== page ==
Saturday, June 9, 2012

Building HelloSun, Step 5: Clean Code is Happy Code

HelloSun: A guide to creating a social networking empire, from scratch, for free, circa 2012.
⇐ Step 4 T.O.C. Step 6 ⇒

So far the HelloSun code has been very sloppy, and sloppy code is bug-prone code. So today we won't add any new functionality, but will just clean up some areas of sloppiness. These are all small changes, but they'll make me feel better (I'm a bit anal-retentive that way).

use a lint tool

lint tools look for obvious problems in source code. I don't see any valid reason not to use them. I'm using JSLint, but there are alternatives.

This early in coding, JSLint recommended a few minor changes (all of which I accepted, in one case using jQuery's "each" call to avoid using "hasOwnProperty"), but found only one real bug: (the variable "i" was not declared in "chatty.jade", so would have overwritten any global "i" and would also have been inefficient).

At the top of all the JavaScript files are now lines similar to the following, which are hints to the JSLint tool I'm using.

  /*jslint white:false plusplus:false nomen:false */
  /*globals $, io */

I won't be submitting any more javascript code before running lint on it.

use a minimized version of jQuery

jQuery is nearly a standard in client-side Javascript now, and is used in the node-simple-chat example code we plagiarized in Step 4. To save a little download time I've changed to jQuery download in chatty.jade from




move server-side javascript into its own "chatty.js" file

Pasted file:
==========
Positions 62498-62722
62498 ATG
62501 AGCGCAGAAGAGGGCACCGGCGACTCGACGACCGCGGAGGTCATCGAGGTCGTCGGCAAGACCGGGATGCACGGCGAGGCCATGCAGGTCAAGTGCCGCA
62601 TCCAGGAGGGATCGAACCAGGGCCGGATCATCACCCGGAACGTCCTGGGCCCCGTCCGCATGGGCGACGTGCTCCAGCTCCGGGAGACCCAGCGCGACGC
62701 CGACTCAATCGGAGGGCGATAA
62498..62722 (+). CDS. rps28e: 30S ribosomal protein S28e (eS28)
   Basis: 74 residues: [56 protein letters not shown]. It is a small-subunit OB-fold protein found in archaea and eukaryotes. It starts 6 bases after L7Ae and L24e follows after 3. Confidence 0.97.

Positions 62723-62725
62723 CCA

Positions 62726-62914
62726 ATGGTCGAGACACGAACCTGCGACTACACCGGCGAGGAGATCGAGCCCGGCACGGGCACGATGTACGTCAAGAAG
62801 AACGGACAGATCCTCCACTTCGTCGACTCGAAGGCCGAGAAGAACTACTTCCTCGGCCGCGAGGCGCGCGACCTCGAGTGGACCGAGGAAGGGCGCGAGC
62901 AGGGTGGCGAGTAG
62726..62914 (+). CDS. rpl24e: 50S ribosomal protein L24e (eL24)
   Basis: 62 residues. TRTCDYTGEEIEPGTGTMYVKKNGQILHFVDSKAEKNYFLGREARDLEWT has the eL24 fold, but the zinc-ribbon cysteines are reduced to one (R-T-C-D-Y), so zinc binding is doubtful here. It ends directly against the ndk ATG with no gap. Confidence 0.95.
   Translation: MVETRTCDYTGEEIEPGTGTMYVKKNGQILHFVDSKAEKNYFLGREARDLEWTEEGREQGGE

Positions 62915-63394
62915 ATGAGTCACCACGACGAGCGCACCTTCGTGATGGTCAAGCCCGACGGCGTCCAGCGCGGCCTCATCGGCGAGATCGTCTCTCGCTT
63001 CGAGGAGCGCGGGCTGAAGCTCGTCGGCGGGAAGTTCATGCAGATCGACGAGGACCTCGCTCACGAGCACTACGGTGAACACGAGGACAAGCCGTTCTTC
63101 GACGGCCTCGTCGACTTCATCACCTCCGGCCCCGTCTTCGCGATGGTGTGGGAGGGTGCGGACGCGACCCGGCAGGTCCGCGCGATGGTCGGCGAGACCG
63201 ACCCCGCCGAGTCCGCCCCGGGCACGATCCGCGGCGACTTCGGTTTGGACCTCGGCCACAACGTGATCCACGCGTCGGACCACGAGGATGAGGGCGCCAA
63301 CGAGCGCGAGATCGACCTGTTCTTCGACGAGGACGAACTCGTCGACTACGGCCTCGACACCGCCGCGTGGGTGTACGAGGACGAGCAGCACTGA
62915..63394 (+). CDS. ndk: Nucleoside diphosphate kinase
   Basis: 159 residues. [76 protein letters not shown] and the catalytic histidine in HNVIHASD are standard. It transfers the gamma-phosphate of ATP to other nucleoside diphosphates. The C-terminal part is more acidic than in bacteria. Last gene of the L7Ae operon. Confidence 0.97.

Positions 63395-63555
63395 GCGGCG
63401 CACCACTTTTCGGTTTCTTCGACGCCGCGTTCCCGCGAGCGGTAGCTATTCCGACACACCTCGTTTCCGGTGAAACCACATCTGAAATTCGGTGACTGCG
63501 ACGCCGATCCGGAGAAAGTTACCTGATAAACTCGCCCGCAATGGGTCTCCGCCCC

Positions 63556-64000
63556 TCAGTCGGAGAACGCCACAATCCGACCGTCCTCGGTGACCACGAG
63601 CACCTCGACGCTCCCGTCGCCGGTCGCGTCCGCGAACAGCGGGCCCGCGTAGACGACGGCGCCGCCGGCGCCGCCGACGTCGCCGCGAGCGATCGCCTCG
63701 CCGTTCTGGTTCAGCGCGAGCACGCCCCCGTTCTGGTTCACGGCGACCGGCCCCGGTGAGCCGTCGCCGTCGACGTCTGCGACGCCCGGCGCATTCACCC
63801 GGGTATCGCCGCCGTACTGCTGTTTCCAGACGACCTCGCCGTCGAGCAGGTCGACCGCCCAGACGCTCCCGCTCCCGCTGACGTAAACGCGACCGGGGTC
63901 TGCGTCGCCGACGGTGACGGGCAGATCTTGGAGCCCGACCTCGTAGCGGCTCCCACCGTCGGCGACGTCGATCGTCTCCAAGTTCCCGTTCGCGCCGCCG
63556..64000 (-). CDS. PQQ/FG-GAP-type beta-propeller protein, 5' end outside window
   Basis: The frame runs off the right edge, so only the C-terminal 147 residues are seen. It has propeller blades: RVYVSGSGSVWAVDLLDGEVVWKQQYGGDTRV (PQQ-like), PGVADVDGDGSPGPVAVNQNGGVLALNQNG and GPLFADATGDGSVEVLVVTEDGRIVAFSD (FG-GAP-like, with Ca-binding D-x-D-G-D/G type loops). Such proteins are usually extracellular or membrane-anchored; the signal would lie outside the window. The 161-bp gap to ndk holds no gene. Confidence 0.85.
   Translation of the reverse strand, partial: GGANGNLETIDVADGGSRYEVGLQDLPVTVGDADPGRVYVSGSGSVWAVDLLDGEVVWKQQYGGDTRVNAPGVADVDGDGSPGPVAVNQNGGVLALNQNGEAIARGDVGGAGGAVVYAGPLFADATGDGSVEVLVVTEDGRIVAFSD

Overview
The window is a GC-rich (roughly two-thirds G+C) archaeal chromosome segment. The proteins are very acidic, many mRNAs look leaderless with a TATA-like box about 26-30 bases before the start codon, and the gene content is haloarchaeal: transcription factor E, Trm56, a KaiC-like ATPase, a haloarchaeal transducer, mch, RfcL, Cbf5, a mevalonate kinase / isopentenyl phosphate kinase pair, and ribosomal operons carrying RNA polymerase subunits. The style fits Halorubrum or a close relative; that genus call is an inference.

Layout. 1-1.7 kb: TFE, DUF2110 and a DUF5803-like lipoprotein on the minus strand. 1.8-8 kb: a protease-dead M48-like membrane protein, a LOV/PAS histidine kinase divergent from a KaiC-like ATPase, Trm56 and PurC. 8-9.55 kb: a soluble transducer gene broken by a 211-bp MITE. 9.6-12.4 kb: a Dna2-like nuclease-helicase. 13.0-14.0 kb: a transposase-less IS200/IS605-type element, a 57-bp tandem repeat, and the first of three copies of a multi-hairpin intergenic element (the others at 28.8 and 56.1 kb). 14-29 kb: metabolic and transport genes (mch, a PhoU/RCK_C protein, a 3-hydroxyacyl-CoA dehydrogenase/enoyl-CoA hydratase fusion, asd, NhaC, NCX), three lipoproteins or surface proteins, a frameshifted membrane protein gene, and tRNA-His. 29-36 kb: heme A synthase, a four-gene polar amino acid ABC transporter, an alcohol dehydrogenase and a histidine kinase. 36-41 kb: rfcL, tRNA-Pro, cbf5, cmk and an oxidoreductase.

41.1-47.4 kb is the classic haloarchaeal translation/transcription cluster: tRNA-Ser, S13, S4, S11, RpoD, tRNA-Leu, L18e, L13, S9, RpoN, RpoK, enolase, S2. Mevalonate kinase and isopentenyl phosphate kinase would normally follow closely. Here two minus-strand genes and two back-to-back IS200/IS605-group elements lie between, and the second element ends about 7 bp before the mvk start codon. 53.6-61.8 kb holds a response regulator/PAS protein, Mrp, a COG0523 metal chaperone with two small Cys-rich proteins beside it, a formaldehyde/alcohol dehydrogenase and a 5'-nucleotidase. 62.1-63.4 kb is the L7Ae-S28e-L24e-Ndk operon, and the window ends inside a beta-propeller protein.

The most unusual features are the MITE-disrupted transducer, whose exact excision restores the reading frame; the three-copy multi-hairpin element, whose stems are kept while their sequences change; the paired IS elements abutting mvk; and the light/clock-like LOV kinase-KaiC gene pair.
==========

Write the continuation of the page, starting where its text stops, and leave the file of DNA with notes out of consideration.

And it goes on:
"chatty.jade" contained a few dozen lines of javascript code embedded in the html file. I prefer to move this javascript code to its own "javascript/chatty.js" file because it 1) let's me run lint against the code, 2) treats the javascript as its own resource, and 3) is easier for me to read.

don't alter Array.prototype

The node-simple-chat example code we plagiarized in Step 4 used a trick of altering JavaScript's "Array.prototype" simply to add an "inject" method used once. I find it very bothersome to be altering a built-in Javascript object (can we be sure it's writable? can we be sure no other user of the Javascript global is not using a similar function, or is not iterating over an expected list?).

So I changed "Array.prototype.inject" in "chatserver.js" to a simple "inject_message" function.

prevent users from injecting malicious html code

This is the only serious problem we're fixing today.

Whenever you're allowing user-generated as your source for output, you're providing a big hole for malicious user to cause problems. In our chat program so far, we take whatever text the user enters for their name or their message, and display this text directly in the browser of all users.

Imagine that a user enters the message "I like <font color="green"><i>green italics</i><font>." This would immediately show up in every users window as:
myame: I like green italics.
You might think this innocent use of html codes is kind of cool. But if a user weren't so innocent, they might be inserting code to links, or uncouth images, or even malicious script that would be executed within every user's browser.
This would allow any user of your service to deliver malicious functionality to every other user of your service. Yikes!
A very simple solution is just to escape a few special characters ("<", ">", and "&") so that if they're part of user input that we are injecting into html, they will not be seen as raw html characters. This is done with the "simple_html_escape" function added to chatty.js:

  function simple_html_escape(s)
      return s.replace(/&/g,'&')

"simple_html_escape()" is then added to "function appendMsg()" wherever the user-generated strings are display in the output page.

Getting the code

Today's code is labeled v0001.0004 and is available in these formats:
HelloSun: A guide to creating a social networking empire, from scratch, for free, circa 2012.
⇐ Step 4 T.O.C. Step 6 ⇒

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